Discussion in 'Handloading and Reloading' started by 340PD, Apr 4, 2013.
Try sorting by:
Rimfire / Centerfire
Pistol / Rifle
then by caliber.
Or send them all to me and I'll sort them for you in return for letting me keep all the 223 brass!
.357 Magnum is always in demand.
^^^ This. There is a system for sorting by caliber that's fairly cheap and supposedly does a good job. Essentially just a series of slotted plastic seives.
Not to be offensive but if you want to make money you just might have to do a little work to earn that money. Sorting the brass into like caliber bags is what you get paid to do. Why would anyone want to pay for for brass without knowing if the right brass is in the bag for what they load?
I wish I could find a range around me where I could collect a 5 gal bucket even once a week let alone several times a week. Wow...
http://www.midwayusa.com/product/847836/shell-sorter-brass-sorter-9mm-luger-40-smith-and-wesson-45-acp-3-bowl-set you'll probably get a little more money for the brass you sell.
Flat rate boxes. Greatest thing since sliced bread. I'm sure the PO is taking a bath on guys shipping brass & lead. That's right. Lead. People are shipping casting lead & bullets in FRB. The smart ones are anyways...
You don't even need to count the brass. There are charts available that list the weight/count for various calibers.
Not sure what that means??? Is it a private group that owns the range?
Now selling other peoples property is a sore point for me and that is what you are talking about. Public ranges think that spent brass is theirs to keep and sell in addition to range fees and ammo sales, well it isn't, it's the property of the people that bought and paid for the ammo. If your membership is too lazy to pickup or police their own brass then selling it for scrap to help de-fray the operating cost of running the range would be OK but the money should be returned to the membership in one way or another.
Unless you organization is willing to take on the liability of that brass causing injury to someone by them reloading the cases, you are better off just selling it for scrap. Product liability is a real issure that you should think about, even commercial ammo makers melt down spent cases before recasting them. Even those that remanufacture ammo carry serious amounts of insurance to protect themselves for lawsuits.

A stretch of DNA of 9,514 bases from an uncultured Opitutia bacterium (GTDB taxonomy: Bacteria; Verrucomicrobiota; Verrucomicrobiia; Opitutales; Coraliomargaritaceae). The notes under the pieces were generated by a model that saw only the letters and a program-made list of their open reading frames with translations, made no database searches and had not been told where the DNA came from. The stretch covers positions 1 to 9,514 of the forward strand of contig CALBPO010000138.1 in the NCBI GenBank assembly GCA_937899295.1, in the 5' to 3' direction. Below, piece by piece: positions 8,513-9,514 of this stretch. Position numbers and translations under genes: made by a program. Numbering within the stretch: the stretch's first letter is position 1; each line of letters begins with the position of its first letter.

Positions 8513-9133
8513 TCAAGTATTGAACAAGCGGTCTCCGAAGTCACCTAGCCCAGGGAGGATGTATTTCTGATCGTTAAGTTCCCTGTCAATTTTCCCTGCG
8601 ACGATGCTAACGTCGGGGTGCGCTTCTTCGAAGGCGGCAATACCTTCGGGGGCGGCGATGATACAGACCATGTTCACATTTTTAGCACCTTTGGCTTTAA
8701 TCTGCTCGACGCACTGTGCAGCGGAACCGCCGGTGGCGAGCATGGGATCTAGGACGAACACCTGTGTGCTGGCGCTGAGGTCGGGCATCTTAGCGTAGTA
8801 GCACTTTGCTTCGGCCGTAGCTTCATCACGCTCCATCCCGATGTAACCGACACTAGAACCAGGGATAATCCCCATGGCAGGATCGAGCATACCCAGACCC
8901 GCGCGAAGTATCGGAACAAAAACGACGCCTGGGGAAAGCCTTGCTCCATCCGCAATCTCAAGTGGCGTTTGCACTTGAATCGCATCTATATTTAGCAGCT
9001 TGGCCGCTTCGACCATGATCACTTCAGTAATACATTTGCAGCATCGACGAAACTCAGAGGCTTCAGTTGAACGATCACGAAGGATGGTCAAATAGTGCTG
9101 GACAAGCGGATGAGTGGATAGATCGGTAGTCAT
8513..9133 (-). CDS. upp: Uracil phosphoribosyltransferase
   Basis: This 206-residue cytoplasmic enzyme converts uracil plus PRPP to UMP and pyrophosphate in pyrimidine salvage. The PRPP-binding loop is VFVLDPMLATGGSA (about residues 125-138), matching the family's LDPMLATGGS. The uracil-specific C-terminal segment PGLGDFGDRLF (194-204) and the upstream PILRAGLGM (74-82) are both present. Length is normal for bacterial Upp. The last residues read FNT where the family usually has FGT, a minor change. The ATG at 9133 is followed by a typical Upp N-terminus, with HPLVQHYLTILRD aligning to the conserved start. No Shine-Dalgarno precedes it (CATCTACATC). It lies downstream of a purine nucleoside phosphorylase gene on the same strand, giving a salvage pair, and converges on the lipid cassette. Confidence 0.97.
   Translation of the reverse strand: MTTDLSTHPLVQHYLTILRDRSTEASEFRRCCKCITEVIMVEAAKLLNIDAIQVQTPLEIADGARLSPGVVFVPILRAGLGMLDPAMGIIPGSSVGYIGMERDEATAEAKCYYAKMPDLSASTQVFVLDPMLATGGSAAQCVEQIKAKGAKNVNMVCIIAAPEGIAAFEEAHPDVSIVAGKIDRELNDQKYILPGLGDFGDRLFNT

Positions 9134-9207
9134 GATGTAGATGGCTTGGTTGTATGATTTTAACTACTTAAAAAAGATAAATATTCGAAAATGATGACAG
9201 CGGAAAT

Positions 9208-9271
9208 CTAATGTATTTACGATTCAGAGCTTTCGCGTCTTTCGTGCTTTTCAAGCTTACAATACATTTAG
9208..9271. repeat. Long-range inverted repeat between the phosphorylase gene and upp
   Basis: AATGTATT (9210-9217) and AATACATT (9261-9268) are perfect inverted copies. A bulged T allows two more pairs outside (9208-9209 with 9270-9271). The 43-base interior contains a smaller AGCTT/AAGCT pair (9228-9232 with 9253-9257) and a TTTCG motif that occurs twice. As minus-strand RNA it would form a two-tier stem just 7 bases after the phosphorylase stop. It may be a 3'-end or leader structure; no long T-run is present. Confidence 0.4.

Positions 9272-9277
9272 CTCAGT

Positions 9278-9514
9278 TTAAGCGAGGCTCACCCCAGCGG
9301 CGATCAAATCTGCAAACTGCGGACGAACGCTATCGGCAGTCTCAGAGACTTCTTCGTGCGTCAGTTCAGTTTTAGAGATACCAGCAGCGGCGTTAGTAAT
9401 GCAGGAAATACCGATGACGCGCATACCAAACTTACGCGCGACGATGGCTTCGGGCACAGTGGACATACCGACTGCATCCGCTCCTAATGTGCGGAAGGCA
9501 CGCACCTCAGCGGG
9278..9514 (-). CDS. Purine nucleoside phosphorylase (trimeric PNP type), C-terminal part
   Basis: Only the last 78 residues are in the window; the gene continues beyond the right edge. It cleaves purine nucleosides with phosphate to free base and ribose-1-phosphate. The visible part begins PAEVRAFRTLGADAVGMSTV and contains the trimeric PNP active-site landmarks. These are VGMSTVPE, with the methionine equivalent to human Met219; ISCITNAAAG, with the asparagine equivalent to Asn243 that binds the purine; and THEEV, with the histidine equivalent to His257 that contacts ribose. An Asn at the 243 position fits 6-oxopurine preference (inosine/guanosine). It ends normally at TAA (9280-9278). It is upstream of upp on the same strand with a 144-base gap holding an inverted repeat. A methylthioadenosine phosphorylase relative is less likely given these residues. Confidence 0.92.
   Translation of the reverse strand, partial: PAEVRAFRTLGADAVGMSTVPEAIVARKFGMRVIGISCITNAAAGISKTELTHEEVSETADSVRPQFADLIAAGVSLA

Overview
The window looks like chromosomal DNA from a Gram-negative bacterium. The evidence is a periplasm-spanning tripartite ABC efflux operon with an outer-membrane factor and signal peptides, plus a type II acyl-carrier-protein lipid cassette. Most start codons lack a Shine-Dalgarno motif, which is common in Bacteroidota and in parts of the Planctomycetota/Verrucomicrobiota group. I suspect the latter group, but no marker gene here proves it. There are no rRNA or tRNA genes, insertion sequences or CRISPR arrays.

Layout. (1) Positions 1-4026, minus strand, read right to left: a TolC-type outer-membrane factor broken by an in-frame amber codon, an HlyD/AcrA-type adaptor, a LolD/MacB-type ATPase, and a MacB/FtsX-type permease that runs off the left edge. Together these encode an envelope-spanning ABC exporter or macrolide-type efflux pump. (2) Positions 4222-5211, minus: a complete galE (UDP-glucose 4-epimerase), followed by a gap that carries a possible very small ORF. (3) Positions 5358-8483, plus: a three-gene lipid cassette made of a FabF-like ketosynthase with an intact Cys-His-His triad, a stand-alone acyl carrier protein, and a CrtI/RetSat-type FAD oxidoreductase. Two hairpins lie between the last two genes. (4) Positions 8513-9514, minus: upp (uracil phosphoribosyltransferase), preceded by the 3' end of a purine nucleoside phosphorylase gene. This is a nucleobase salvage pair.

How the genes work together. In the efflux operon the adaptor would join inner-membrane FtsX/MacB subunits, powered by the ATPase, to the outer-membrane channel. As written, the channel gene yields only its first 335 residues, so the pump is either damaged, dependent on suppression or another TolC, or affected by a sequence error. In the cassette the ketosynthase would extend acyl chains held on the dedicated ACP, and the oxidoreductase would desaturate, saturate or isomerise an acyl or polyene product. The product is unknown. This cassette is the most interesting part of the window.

It is one thing for a private citizen to pick up spent brass at a range and spend a lot of time inspecting it and something competely different to sell the same for profit.
Just sell it for scrap as you would the lead that is required to be removed from the range twice a year by a hazmat team.
2. I can't see that selling once fired brass has much of a liability issue. If someone reloads, it's their responsibility to inspect the brass and make sure it's safe.
3. I can't see that many would like to buy unsorted brass. They're going to at least want brass sorted by specific cartridge. Most also aren't going to buy a 5 gallon bucket of brass; they're going to be more timid shoppers looking for maybe 100 to 250 pieces.
4. I would not pay a penny more for brass that has been thrown in a tumbler to make it shiny. When I buy one fired brass, I prefer to prep and inspect it myself.
5. In buying once fired brass, you need to consider the specific cartridge type. Straight walled cartridges can go through MANY reloadings so once fired brass of that type is more attractive to me. Certain high pressure cartridges are probably only going to take a few reloadings so I'm not going to pay as much for them.
Now if you are going to sort, clean and polish then selling the cases for a nominal charge is understandable. If you want to make money off something you need to put in some effort, after all the brass you pick up was left there for free and if you are like most ranges you want the shooters to police up their own brass too.
I have no problem sweeping up my .22 LR brass and tossing it into the recycle bucket but I won't lift a finger to police up anything at a range where they want to sell the brass that falls on the ground and won't let the paying shooters take from the spent brass for make up for lost cases that went in front of the firing line and/or reloading. They can get off their lazy hind end and work for their money like I have to.
Yep. The last time I shipped 50# of lead, they told me if it weren't for the flat rate boxes, it would have cost me about $45 to ship it instead of $12.
When they stop doing the frb thing, that's going to stop a lot of the lead shipments.
Anyway, it is a great way to ship brass if you decide to do so.
As Fishslayer said, get FRB's and use them. For me I would be happy with a FRB filled directly from the 5 gal. buckets. I would be happy to do the sort and clean them myself.
I really don't see how anyone can say that brass that has been abandoned at a range belongs to someone else. That makes about as much sense as saying that soda cans in a public trash can are someone else s property and they still have a claim to them. I can neither see how a reloader can make any claim of liability for an item whose origin is entirely unknown, and for which no guarantee of any kind is implied. If you reload, YOU are responsible to properly inspect and take care of your own safety. When i buy used brass, it is exactly that and nothing more.
I stopped by one day to help a friend with some trigger problems and they had a sign up "no steel case ammo". You don't see many cars in their lot these days and I doubt they will be open long.
They and any business has a right to make up their own rules, just like I have a right to go down the road.
Separate names with a comma.